Public Health Wales Research Showcase Event
To see some of the presentations and photos from the day click here
Public Health Wales Research and Development Division worked together with the Public Health Wales Networks team to deliver their most successful annual conference to date, on Wednesday 13 March 2019 in the Hadyn Ellis Building, Cardiff. Entitled, ‘Bringing together health and social care research: A revolution in transformation’ a bold and diverse programme was promised, and the speakers did not disappoint. With over 140 registering to attend the day, and a further 60 viewers following on the Twitter live stream, there was plenty for everyone.
The opening address was delivered by Ifan Evans, Director of Technology & Transformation (Health & Social Services Group, Welsh Government). Ifan spoke about the bold forward-looking plan for health and social care, ‘A Healthier Wales’. A thought provoking talk highlighting what all research should strive to achieve. That is to say, the value of research comes from when you use it and translate it into products and services that benefit patients. He also spoke about the need to shift the focus from the acute sector – primary and secondary care, to prevention and wellbeing. There is still much to do to achieve this ambition and it is important to show the cost savings and wider benefits to individuals and society from adopting a preventive rather than treatment approach.
Robin Miller, Head of Social Work & Social Care at Birmingham University talked about ‘Adding value through evaluation: learning from the pacesetter programme’. Robin’s research relate to new models of collaboration between health, social care and other sectors, and how we can successfully introduce multi-agency innovations within local contexts. He explained his experience of undertaking the pacesetter evaluation in Wales – in particular Wales’ flexible commissioning, willingness to share the good & bad, and excellent project management support.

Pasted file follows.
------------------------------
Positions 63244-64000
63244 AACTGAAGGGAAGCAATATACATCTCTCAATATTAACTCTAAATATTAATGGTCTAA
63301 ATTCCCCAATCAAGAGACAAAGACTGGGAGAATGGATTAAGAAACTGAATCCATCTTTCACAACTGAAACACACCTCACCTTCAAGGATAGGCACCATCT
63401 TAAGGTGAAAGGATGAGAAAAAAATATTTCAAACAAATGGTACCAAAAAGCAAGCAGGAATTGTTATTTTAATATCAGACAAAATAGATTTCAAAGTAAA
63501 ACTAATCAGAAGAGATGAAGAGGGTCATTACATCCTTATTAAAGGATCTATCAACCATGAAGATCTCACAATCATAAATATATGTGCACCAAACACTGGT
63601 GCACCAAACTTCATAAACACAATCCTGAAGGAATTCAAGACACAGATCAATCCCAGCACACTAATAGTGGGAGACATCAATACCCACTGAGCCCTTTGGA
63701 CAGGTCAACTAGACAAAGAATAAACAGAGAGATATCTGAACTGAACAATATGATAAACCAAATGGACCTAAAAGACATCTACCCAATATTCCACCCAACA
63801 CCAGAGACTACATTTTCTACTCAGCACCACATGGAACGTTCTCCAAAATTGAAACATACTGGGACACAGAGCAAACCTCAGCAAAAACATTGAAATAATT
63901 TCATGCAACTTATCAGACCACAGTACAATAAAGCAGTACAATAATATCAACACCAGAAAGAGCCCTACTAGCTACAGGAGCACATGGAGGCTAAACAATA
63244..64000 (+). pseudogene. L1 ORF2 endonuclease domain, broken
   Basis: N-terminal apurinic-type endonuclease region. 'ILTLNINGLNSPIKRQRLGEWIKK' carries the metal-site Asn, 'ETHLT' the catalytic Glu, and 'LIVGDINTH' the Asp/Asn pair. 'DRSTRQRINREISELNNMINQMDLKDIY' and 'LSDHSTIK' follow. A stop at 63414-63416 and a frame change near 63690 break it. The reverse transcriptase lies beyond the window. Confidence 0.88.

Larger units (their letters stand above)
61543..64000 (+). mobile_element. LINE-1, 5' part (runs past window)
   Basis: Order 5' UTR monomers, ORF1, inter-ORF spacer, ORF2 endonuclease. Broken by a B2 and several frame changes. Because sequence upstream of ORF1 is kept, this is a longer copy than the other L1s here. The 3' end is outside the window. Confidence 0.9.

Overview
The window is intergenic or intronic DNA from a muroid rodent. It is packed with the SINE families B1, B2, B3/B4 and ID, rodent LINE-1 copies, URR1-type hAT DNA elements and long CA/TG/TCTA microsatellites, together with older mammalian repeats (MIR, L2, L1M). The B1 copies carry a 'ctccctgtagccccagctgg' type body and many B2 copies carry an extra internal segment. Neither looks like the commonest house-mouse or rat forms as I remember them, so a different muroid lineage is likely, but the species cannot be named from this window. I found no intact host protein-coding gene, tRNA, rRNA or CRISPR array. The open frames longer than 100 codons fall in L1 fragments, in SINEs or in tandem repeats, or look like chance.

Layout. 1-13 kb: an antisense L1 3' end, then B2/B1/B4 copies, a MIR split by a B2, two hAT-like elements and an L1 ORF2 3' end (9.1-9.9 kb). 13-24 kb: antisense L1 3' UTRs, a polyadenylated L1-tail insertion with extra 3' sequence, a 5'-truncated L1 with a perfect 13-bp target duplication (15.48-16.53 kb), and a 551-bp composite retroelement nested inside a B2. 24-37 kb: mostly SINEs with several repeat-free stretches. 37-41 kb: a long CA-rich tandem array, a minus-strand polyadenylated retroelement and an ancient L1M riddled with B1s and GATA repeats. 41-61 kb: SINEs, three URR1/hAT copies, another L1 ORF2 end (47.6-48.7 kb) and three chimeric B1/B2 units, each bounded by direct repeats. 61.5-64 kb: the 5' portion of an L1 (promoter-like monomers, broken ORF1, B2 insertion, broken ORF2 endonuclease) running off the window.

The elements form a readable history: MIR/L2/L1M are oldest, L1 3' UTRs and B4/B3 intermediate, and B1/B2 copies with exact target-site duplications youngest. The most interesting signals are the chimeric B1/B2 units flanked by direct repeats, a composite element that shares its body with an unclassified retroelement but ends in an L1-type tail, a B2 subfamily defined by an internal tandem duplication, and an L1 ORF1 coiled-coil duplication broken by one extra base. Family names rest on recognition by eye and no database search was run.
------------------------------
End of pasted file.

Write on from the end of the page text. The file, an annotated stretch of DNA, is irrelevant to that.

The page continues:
Daisy Fancourt (University College London) gave a tour de force presentation on the long-term public health impact of arts & cultural engagement. She explained in detail how beneficial the arts could be for our health. For instance, primary school children engaged in arts were associated with high levels of self-esteem, particularly if their parents are engaged with them. And the focus is on engagement, you don't have to be good at it. She also explained how the arts and culture can help improve mental, physical and cognitive health in all age groups. The value of the arts and cultural engagement was beautifully demonstrated when the Tenovus choir enchanted the audience and viewers with some stirring songs to close the first session.
The entire day continued to provide an opportunity for PHW researchers and our collaborators and colleagues to present on their latest research findings and network together. For the first time at this event, there was a breakout session with the option to attend a series of talks relating to either ‘Digital Health and Big Data’ or ‘Promoting Healthy Behaviours’.